May 28, 2013

Rose watercolor, 6x6 inches

Rose watercolor, 6×6 inches

One of the most persistent problems you hear beginners as well as more experienced painters complain about is ‘ backgrounds’.  In realistic painting, the subject is painted somewhere in the middle of the paper or canvas (since I’m talking about watercolors here I’ll talk about ‘ paper’), completed to satisfaction then oh, oh what to do with the  ‘background’.

It  is something like the dilemma of people cooking for vegetarians- they leave out the meat and all they have on the plate are the potatoes and beans!  You take away something and try to create a meal out of what’s left, instead of starting out with the idea of creating a vegetarian meal as a whole, using lots of different ingredients.

Are you still following me?

The way to solve the ‘background’  dilemma is not to try to figure out what to do with the background once you’ve completed the main subject but to treat the background as an essential ingredient, already integrated into the painting from the beginning.

Rose in process, working across the whole subject including background

Rose from above in process, working across the whole subject including background

It can help to decide on an overall color palette for the painting before you even pick up a brush. And look at the negative spaces, how the light falls, and try to shift how you see. Try to move away from perceiving just an object against a’  background’  to an intricate interplay of puzzle pieces- each equally important.

Anne's kitchen

Anne’s kitchen

Pears in sunlight 2

Pears in sunlight 2

These are basically travel sketches and I’ve been trying to keep my work really loose, so it only partly illustrates my point here.

This penny just recently dropped for me, so I’ve included some of my attempts in watercolor above. But it would be good to look at some classical oil paintings by Cezanne, for example, where the negative shapes are more clearly defined.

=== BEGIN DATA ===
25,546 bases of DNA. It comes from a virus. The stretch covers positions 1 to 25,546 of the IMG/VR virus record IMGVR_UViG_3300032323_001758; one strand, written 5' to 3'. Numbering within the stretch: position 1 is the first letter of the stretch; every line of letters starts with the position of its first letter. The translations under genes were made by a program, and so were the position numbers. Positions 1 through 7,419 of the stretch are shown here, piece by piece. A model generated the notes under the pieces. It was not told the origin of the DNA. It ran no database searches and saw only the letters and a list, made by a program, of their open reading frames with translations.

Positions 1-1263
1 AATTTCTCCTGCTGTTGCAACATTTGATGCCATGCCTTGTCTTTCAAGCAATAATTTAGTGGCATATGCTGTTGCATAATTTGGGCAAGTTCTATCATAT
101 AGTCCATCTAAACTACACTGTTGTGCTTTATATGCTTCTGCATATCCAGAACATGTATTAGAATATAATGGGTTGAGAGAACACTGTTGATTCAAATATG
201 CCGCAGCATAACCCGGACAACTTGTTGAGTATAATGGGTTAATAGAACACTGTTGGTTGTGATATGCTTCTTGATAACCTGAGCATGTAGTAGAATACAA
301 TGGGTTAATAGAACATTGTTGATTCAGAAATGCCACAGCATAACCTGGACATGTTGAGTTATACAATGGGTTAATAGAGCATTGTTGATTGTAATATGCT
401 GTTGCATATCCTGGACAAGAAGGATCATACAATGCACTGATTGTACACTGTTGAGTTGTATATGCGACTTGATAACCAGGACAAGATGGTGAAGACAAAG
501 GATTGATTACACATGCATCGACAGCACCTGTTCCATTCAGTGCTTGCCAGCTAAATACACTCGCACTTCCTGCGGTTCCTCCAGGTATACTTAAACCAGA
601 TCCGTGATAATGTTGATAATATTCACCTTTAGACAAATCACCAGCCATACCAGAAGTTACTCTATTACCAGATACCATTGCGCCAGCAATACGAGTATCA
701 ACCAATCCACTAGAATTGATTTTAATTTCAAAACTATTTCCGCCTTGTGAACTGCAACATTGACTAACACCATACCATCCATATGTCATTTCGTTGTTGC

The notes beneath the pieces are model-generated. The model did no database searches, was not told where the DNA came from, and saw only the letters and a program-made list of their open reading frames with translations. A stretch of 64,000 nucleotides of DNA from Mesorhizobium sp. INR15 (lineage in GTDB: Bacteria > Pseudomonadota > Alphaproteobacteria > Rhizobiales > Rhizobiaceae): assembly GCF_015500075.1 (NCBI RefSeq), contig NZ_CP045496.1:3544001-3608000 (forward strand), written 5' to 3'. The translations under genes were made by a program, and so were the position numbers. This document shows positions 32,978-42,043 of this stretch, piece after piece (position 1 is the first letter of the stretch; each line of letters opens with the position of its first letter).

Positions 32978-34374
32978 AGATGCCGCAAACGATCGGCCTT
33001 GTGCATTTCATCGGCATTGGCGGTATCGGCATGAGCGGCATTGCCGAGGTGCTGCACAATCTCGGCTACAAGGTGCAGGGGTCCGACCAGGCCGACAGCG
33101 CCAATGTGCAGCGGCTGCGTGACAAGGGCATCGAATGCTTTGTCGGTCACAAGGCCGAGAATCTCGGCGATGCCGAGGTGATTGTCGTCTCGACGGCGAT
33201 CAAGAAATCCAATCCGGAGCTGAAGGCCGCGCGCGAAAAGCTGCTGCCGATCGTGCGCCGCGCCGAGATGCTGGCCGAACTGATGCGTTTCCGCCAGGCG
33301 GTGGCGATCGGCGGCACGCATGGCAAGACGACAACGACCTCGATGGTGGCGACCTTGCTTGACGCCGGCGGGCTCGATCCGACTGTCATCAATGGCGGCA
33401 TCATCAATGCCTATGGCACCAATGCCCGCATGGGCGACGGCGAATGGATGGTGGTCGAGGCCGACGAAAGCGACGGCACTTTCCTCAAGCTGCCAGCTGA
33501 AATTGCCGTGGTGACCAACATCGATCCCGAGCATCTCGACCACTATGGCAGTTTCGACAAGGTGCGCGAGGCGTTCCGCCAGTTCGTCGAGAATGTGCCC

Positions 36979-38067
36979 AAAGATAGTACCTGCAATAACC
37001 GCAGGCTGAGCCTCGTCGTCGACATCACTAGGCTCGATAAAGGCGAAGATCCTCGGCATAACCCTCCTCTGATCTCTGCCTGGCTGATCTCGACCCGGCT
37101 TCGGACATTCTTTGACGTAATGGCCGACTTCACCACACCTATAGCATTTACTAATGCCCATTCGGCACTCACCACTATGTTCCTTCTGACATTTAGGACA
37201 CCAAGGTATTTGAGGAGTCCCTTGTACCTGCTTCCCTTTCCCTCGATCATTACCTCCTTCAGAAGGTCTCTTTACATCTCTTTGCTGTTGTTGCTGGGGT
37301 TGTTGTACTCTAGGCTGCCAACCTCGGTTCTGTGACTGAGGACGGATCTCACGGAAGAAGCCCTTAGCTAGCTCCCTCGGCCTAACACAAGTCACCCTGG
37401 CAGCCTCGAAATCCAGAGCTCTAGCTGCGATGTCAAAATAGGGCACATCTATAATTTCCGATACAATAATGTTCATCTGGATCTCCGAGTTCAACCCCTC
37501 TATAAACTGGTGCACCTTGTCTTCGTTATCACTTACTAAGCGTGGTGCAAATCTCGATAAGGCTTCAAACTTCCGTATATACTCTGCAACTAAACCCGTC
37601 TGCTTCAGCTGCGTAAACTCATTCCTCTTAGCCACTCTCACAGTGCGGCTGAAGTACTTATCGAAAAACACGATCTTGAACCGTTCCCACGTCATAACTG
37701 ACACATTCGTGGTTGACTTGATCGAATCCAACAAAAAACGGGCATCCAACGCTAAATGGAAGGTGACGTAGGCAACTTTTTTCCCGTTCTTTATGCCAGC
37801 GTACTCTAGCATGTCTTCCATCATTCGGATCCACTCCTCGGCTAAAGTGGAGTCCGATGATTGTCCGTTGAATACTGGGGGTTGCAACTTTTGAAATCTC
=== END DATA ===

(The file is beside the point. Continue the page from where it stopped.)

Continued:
my trusty little traveling watercolor set

my trusty little traveling watercolor set

13 Responses to “Backgrounds!”

  1. Love the rose! I didn’t know a watercolor set could be so basic! Thank you for sharing, Sarah!

  2. Jeanie Moran Says:

    I love your loose watercolors & your process.

    • Sarah Says:

      thanks Jeanie, I’ve broken through to a new level with my watercolors, it feels good to let them evolve and not try to control so much.

      > New comment on your post “Backgrounds!” > Author : Jeanie Moran (IP: , > cncmspsrvz6ts109-dmz.mycingular.net) > E-mail : jeaniemoran3131@gmail.com > URL : > Whois : http://whois.arin.net/rest/ip/

      • Tom Says:

        For the time being I am trying to learn oil pastels, but before that I (briefly) dabbled in water colors. I put them aside because I do have issues with control in my creativity. Perhaps some day soon I will come back to watercolors, hell bent on just letting them do their thing as I paint. Your style with them is really nice, keep showing us more! I am over on wetcanvas.com as ‘thevaliantx’. They would LOVE to have you there!

      • Tom, thanks.
        Perhaps it is easier to start to let go with watercolors when you’ve been working with them for a long time. In the beginning it is natural to try for some control.
        Would you please send me a direct link to your work at thevaliantx on wetcanvas, the site looks interesting but I really don’t want to join just to view some art.

  3. Nice article. While it’s something I don’t do consistently, I do try to create interest in the paintings including the background. Not enough to draw too much attention, but enough to have it be more than bland and flat.

    Nice watercolors indeed! Thanks for the article! Good luck!

    • Robert, thanks for commenting. I like your paintings a lot, the colors in your boat scenes especially. So great you’ve followed your ‘second career’.

      • That’s too kind of you, Sarah. Thank you for stopping by and taking a peak.

        I do enjoy boat and harbor scenes. I dream of the pacific and atlantic coast all the time. I sometimes wish I was even homeless in Laguna, Monterey, or Kennebunk! Just me, a carpet bag of art supplies, and the ocean!

  4. Betty Pieper Says:

    So refreshing to hear again what my mentor said in a slightly different way…It is about honoring the whole (canvas), painting the whole, not pieces. I feel contaminated with rules of traditional painting because it feels like paint by numbers compared to a way to SEE and be gestural! Love the words and the work.
    Betty Pieper

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